Bouchard Won Talladega In ’81 And You Had To Be There To See It
Among all the fantastic finishes at Talladega Superspeedway, one of 30 years ago remains especially surprising and thrilling.
It happened in 1981 at the track then known as Alabama International Motor Speedway.
Rookie Ron Bouchard - “A Massachusetts Yankee In King Richard Petty’s Court” - stunned NASCAR followers everywhere by edging savvy veterans Darrell Waltrip and Terry Labonte to win a three-abreast charge to the checkered flag in the Talladega 500.
Bouchard roared across the finish line about two feet ahead of Waltrip. Labonte was another two feet back.
It took officials several long, agonizing seconds to determine who had won among the trio. Finally, Bouchard’s car number, 47, began flashing on the scoring pylon.
His Race Hill Farm teammates went wild in celebration on pit road. And an estimated 75,000 stunned fans roared approval in the grandstands and infield.
Recollection of that rousing outcome resurfaces this week as the Cup Series teams gather once again at the Alabama track to run yet another Talladega 500 on Sunday.
In addition to the fans, the speedway’s promotions people loved the Bouchard victory, too. It provided them with an easy, ready-made way to plug the track’s next Talladega 500.
In winning, Bouchard became the 13th straight different driver to capture that particular 500 in all of its history, dating to 1969. So the promo advanced to “13 Races, 13 Faces.”
The streak of different victors, a NASCAR record, ended in 1982 when Waltrip repeated as winner of the race.
Bouchard drew hardly any attention in the buildup to the ’81 race. And that’s understandable.
He had only 10 previous starts in Cup Series cars, none of these races being on a big, fast track like the 2.66-mile, high-banked Talladega layout.
Most of his experience had been on the short tracks of New England, driving Modified cars. He had been champion five times at the Seekonk Speedway in Massachusetts.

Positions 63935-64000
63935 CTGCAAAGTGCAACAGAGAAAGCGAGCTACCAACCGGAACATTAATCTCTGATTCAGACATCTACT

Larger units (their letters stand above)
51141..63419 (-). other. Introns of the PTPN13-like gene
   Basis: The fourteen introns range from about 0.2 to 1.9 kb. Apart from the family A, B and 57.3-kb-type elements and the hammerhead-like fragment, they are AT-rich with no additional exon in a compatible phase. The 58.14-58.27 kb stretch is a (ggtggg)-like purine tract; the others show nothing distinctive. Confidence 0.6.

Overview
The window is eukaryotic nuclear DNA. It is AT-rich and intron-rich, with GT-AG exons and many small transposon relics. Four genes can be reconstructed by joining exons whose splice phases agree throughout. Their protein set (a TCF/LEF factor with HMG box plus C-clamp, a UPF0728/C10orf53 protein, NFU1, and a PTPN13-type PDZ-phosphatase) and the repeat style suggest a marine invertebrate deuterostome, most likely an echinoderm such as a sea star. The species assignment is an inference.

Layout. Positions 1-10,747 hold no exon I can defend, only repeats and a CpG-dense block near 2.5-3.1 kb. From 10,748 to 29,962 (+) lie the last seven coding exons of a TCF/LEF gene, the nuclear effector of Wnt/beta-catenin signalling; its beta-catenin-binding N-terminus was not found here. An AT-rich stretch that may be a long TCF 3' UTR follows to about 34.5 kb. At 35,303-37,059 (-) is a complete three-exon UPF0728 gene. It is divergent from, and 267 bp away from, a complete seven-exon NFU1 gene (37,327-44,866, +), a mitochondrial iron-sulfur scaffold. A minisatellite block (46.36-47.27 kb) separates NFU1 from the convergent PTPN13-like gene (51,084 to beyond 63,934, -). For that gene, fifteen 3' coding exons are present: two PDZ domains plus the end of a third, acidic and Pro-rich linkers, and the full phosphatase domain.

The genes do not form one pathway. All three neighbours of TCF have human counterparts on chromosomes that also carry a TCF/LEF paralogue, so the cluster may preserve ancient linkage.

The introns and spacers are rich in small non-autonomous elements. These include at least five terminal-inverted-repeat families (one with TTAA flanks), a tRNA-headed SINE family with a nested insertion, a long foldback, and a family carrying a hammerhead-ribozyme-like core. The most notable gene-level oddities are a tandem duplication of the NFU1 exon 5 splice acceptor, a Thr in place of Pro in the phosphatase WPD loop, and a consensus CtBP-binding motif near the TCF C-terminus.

Bouchard got his Cup Series chance when Harry Gant resigned from the ride owned by Jack Beebe, also the owner of Race Hill Farm. Gant left to become “the Skoal Bandit,” driving a car owned by Hollywood film director Hal Needham and movie star Burt Reynolds. Crew chief Leo Jackson built and maintained cars for Gant.
Race Hill’s crew chief, Bob Johnson, convinced Beebe to give Bouchard a shot. The two had worked together four years while racing in New England.
Beebe agreed and got a Talladega victory as a reward.
At that time, Bouchard triumphed as a rookie quicker than anyone ever had in NASCAR’s modern era, the win coming in his 11th race. Earlier in the ’81 season Cup Series newcomer Morgan Shepherd had won at Martinsville in his 15th big-time start.
Young Trevor Bayne blew this distinction for rookies away when he won the Daytona 500 this February in his very first Cup Series start.
But back to Talladega in ’81…
An elated Bouchard, 32 at the time and a divorced father of four, said in the press box he was lucky to have found his car parked next to that of Buddy Baker in the garage area.
“We got a big break when that happened,” said the darkly handsome Bouchard, who traced his ancestry to France. “What a super guy Buddy is. If not for him, I doubt I would have been in position to win the race.